Move past the theatrics of the government shutdown, impeachment and the threat of investigations ad infinitum and there's the question of Democrat squad goals in a Pelosi-run House of Representatives.
One way to judge that: prioritized legislation.
And what happens to be at the top of the list? HR 1, also known as the "For The People Act."
The measure contains an election-reform bushelful of liberal chestnuts â€“ same-day voter registration, provisional ballots, poll worker recruitment and training.
And these two nuggets, stashed inside "Section 1903. Election Day Holiday."
"For purposes of any law relating to Federal employment, the Tuesday next after the first Monday in November in 2020 and each even-numbered year thereafter shall be treated in the same manner as a legal public holiday described in section 6103 of title 5, United States Code."
And . . .
"It is the sense of Congress that private employers in the United States should give their employees a day off on the Tuesday next after the first Monday in November in 2020 and each even-numbered year thereafter to enable the employees to cast votes in the elections held on that day."
Leave it to a House bill-writer to use 98 words when eight will suffice: "We're giving you the day off to vote."
So what are the odds of Election Day 2020 becoming a federal holiday (an idea Vermont Bernie Sanders was peddling back in 2015)? Roughly the same odds as Mitch McConnell doing hot yoga with Alexandria Ocasio-Cortez.
Here's what the Senate Majority Leader had to say about the notion earlier this week: "Just what America needs, another paid holiday and a bunch of government workers being paid to go out and work for I assume . . . our colleagues on the other side, on their campaigns."
Let's assume there won't be an election holiday anytime soon â€“ not until Democrats control both ends of Pennsylvania Avenue. The question remains: is such a holiday good public policy?
At the heart of the debate is voter turnout â€“ give more people the day off, more people will go out of their way to head to the polls. As shown in this Fair Vote chart, turnout ebbs and flows in presidential cycles elections â€“ a big falloff from 1992 to 1996 (58.1% vs. 51.7%), then a steady rise through 2008 (61.6%) followed by another drop in 2012 (58.2%) and then a return to 60.1% in 2016.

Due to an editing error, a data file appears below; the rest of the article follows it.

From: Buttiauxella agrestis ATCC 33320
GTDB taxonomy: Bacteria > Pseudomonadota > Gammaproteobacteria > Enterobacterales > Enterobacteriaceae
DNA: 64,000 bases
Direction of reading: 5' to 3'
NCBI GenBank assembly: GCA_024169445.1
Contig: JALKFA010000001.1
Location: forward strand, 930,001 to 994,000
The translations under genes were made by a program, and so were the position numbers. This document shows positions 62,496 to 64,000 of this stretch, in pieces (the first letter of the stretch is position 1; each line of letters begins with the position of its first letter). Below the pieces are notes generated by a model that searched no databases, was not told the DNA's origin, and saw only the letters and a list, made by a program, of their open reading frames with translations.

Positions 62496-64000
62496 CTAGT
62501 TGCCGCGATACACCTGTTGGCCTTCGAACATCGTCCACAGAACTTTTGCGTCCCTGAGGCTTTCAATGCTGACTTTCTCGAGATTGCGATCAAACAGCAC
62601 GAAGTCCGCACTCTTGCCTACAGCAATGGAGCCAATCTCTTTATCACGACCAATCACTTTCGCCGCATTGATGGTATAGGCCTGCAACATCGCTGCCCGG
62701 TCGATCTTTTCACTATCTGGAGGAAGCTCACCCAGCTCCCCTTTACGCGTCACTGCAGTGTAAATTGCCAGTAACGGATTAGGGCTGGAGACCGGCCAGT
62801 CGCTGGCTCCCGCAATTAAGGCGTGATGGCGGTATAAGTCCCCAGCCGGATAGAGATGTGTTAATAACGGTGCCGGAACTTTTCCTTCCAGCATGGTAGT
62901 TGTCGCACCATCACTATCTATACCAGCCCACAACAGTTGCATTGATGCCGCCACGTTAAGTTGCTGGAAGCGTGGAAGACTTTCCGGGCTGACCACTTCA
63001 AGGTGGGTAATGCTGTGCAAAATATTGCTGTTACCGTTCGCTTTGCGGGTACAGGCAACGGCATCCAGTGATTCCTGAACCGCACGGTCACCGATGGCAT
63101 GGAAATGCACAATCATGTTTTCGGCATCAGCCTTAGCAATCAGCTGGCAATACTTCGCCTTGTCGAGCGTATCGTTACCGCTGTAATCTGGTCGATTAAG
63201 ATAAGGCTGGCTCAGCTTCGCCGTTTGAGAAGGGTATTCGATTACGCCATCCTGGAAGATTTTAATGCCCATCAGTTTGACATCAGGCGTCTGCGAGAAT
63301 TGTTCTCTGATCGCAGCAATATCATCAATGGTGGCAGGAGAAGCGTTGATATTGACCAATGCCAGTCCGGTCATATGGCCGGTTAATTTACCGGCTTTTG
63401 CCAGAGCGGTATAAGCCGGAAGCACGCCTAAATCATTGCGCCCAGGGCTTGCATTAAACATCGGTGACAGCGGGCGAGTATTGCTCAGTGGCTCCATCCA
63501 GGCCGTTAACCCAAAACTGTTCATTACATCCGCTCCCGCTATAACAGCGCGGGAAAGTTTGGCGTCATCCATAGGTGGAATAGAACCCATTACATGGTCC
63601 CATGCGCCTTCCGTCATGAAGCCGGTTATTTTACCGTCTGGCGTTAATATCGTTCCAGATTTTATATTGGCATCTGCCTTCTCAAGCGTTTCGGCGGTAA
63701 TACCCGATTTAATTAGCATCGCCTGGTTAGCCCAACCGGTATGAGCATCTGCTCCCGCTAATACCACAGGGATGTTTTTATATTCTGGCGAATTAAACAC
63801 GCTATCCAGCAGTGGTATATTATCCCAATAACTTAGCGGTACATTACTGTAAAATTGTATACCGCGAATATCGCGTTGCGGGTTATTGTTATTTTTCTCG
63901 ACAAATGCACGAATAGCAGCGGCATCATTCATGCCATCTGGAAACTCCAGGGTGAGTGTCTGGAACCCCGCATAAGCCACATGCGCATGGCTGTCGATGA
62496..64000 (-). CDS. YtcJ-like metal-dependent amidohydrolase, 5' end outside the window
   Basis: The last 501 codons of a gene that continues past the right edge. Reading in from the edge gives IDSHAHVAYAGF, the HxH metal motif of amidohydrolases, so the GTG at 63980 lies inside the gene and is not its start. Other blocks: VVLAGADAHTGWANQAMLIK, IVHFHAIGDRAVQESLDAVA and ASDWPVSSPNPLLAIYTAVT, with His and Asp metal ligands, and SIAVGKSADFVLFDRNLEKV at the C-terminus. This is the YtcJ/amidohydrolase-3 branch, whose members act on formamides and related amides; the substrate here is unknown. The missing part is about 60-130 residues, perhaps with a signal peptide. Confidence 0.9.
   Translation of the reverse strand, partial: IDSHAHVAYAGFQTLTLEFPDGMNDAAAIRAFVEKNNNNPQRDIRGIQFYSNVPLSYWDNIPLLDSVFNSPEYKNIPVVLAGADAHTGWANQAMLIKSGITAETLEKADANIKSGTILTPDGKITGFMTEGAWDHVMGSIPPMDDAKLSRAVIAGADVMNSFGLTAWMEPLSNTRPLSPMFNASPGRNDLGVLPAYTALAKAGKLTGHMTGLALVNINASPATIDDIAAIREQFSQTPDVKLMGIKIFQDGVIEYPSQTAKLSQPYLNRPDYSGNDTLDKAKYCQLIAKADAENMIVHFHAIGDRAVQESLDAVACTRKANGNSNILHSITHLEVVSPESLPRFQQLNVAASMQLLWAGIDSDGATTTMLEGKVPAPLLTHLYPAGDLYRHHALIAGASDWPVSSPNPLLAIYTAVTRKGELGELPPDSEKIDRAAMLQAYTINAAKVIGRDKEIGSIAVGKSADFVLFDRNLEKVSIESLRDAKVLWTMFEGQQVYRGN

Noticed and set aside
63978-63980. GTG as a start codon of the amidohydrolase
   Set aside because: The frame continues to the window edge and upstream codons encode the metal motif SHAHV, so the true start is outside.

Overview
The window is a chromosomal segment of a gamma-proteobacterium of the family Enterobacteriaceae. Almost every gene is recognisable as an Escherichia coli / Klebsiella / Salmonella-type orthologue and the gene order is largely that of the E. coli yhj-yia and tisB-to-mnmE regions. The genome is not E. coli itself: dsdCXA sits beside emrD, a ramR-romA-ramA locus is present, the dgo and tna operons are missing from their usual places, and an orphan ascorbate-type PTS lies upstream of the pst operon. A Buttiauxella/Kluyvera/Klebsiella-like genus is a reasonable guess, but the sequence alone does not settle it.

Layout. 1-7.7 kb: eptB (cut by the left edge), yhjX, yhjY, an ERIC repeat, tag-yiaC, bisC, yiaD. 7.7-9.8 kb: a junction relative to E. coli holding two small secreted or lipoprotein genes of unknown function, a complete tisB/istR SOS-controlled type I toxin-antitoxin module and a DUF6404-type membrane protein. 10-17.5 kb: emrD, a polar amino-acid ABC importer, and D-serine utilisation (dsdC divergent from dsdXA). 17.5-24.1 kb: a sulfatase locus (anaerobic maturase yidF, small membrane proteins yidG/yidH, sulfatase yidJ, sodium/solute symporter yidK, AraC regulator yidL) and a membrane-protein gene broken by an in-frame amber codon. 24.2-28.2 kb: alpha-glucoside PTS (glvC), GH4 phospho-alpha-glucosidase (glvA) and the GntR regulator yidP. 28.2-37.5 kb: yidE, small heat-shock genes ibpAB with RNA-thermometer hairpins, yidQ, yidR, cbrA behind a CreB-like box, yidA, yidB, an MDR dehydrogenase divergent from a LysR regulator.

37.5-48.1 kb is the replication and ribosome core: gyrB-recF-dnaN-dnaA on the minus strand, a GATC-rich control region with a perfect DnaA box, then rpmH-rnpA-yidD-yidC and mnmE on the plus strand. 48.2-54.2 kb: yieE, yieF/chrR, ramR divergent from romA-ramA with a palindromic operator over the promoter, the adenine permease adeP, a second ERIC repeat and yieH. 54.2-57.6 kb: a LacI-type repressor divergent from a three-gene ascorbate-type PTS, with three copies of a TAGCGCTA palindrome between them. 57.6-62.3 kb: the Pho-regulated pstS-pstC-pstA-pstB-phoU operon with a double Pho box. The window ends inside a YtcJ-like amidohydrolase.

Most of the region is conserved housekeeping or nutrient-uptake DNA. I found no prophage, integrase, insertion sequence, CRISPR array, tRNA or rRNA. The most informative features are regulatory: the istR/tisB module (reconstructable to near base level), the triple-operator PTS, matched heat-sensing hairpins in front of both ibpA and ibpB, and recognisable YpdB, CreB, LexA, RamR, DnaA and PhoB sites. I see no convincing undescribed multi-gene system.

What does 2020 portend?
As the chart shows, presidential turnout corresponds with midterm turnout â€“ and in 2018, turnout skyrocketed from 36.7% four years previously to 49.6%. The three presidential elections held in the 1960's ranged from a high of 63.8% (JFK) to a low of 62.5% (Nixon). The second Trump vote could reach those levels.
If that level of participation gnaws at you, then consider: turnout for UK's Brexit vote was a shade over 77%; while 67.9% of the French electorate turned out for 2017's presidential election. But only 35% bothered to cast un bulletin de vote in the second round of France's parliamentary election (it's what comes from loading the ticket with the likes of retired matadors and mathematical savants).
So who benefits if the U.S. move to a system where its adults have all of Tuesday to go to polls, if they so choose?
According to the U.S. Census Bureau's data on nonvoters, registered voters from households making more than $150,000 are most likely to say they don't have time to turn out on Election Day.
And who would get squeezed by the holiday? Try lower-wage earners at restaurants and stores â€“ enterprises that would look to cash in if the working class got an extra day off.
There is one other option: move elections to Saturdays. But that's not guarantor of a higher turnout.
Poland, for example, holds elections on weekends. In its last two presidential elections (2015 and 2010) turnout was 55% â€“ 5% less than the 2016 vote in the U.S. Switzerland also votes on weekends. That nation's turnout in 2017's national election was only 46% (you want to get the Swiss fired up, put a contentious idea in front of them â€“ a vote vote to join the EEA in 1992 brought out 79%; the 2016 vote to deport foreign criminals, 63%).
What then to do about American elections? Don't give the nation a day off, but do a better job of giving voters options for getting involved. In California, for example, there's now permanent voting by mail (voters can also go on line, after they've submitted their ballot, to see if they've been processed).
In the Golden State, a majority of voters make their choices by mail rather than going to polling places on Election Day. This comes with complications that non-blue states might not like â€“ like allowing provisional ballots to be counted, a vote-counting that can be painfully slow (it takes California over a month to certify statewide election results).
However, it gives voters the choice of not having to detour from their routines on Election Day.
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